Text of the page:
New Years is a time when many people contemplate shedding those extra pounds gained between Thanksgiving and Christmas. For numerous forms of wildlife, late autumn through winter can be a protracted season of weight loss, however, this is the result of shortages of food during these bleak months, rather than any conscious effort to become trim.
For the meadow vole, a weight loss phase of its life begins in mid autumn, causing this common rodent to lose more than a quarter of its body mass. This natural reduction in the intake of food is triggered by a specific decrease in the amount of daylight, known as photoperiodism, and typically occurs regardless of the availability of items to eat.
The meadow vole is a small, dark gray rodent often mistaken for a mouse when seen scurrying through a patch of dense vegetation. Unlike a mouse, this creature has a short, stubby tail less than half the length of its body, small rounded ears, and an oval-shaped head rather than a pointed snout. As its name implies, this critter strongly prefers to inhabit fields and meadows, which are most often found in the Adirondacks beneath power lines, in the rough alongside golf course fairways, and adjacent to roads. In agricultural meadows, this vole has been shown to be more abundant during times of its peak population than any other mammal, as its numbers can exceeds those of both mice and shrews.
As cool weather becomes the norm, and daylight decreases beyond 11 hours, the appetite of the meadow vole begins to wane, and several physiological changes start to occur within its body. Perhaps the most important is the drastic decline in the production of sex hormones, which brings an end to the prolific breeding activities responsible for its high population density. Under good conditions, a female bears at least a half dozen litters in our climate each year with most litters containing from 4 to 7 babies.
Additionally, young voles develop rapidly and become sexually mature in just over a month. This allows the first 3 to 4 litters of the year to begin bearing babies of their own that same summer, which can cause a population to swell, especially in the absence of many predators. In the Adirondacks, there inevitably are an array of creatures ranging in size from the short-tailed shrew to the coyote that prey heavily on meadow voles, and this tends to keep the numbers of this rodent in check with its surroundings.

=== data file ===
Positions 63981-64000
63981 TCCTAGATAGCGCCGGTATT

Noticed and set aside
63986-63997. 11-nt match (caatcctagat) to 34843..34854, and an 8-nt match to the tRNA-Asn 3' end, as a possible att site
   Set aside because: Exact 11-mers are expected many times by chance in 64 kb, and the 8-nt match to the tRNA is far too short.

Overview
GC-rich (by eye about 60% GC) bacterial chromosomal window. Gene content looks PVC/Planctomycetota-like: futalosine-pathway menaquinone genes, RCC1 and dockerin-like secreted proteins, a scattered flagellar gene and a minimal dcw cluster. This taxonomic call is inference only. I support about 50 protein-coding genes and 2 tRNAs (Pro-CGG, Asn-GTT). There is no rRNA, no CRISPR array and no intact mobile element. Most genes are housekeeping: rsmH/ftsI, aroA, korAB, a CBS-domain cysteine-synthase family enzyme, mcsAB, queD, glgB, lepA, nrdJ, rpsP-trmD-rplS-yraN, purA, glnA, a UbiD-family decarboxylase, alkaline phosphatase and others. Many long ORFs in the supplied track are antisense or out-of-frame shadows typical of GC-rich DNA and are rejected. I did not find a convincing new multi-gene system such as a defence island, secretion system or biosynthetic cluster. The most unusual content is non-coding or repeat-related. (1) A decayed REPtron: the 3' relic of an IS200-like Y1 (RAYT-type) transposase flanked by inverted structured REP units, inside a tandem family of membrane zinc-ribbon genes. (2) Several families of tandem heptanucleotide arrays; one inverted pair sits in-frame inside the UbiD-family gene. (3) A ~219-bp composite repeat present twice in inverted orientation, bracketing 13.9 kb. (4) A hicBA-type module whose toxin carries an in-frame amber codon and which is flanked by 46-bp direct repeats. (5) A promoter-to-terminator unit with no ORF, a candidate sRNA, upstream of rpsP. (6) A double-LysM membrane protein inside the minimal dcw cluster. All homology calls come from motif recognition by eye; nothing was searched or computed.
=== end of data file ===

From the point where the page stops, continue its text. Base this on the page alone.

The elimination of the urge to mate at this time of year greatly reduces the hostility between members of the same sex. It is this urge to drive away rivals that is instrumental in the formation of individual territories during the breeding season. Without this animosity, several neighboring individuals become inclined to gather into a single nest during the start of winter in order to share body heat, thereby maintaining a suitable internal temperature with a minimum of food oxidation. Also, by eliminating fighting over territorial boundaries at this time of year, energy is not wasted on physical confrontations, and there becomes a larger number of undisputed areas over which these critters can forage. Additionally, by restricting the amount of time that a vole spends searching for food, it reduces the opportunities that it presents to its many predators which become aware of its presence as it travels on the ground under the snow.
Even though a meadow vole may restrict its movements to its network of inch and a half diameter tunnels that it develops in the subnivean environment, many predators still have the ability to detect its movements and extract this rodent from its icy surroundings.
Periodically, meadow voles come to the surface of the snow for short excursions in the world of fresh air and natural light. This is when they become the target of owls which are unable to dig through a layer ice crystals or a substantial accumulation of powder as can a fox, coyote, fisher, or bobcat to capture a vole. Some naturalists believe that a vole must periodically venture to the surface in order for its brain to get updated information on the lengthening of daylight.
In our region, it seems that as daylight again approaches 11 hours in duration, this rodent quickly regains its former appetite and increases its intake of food, if it is able to find adequate items to consume. This typically corresponds to late February, a point in time when most humans have long since abandoned their resolution to shed those extra pounds.
Because of losses through predation throughout winter, most central nests that housed a half dozen adults or more now only contains one or two individuals. If both surviving voles are members of the opposite sex, they eventually mate and begin the process of repopulating that open setting with more meadow voles. Should all of the survivors be of the same sex, they all eventually disperse to separate, nearby sites to establish territories of their own. (Winter nest are not typically situated in places where breeding nests are located.)
Dieting can be a great endeavor for humans wanting to achieve a more healthy weight. For the meadow vole, dieting is a practice brought on by decreasing daylight which brings about changes that helps these critters better survive the rigors of winter here in the Adirondacks.
Photo: a young meadow vole. Courtesy Wikimedia user.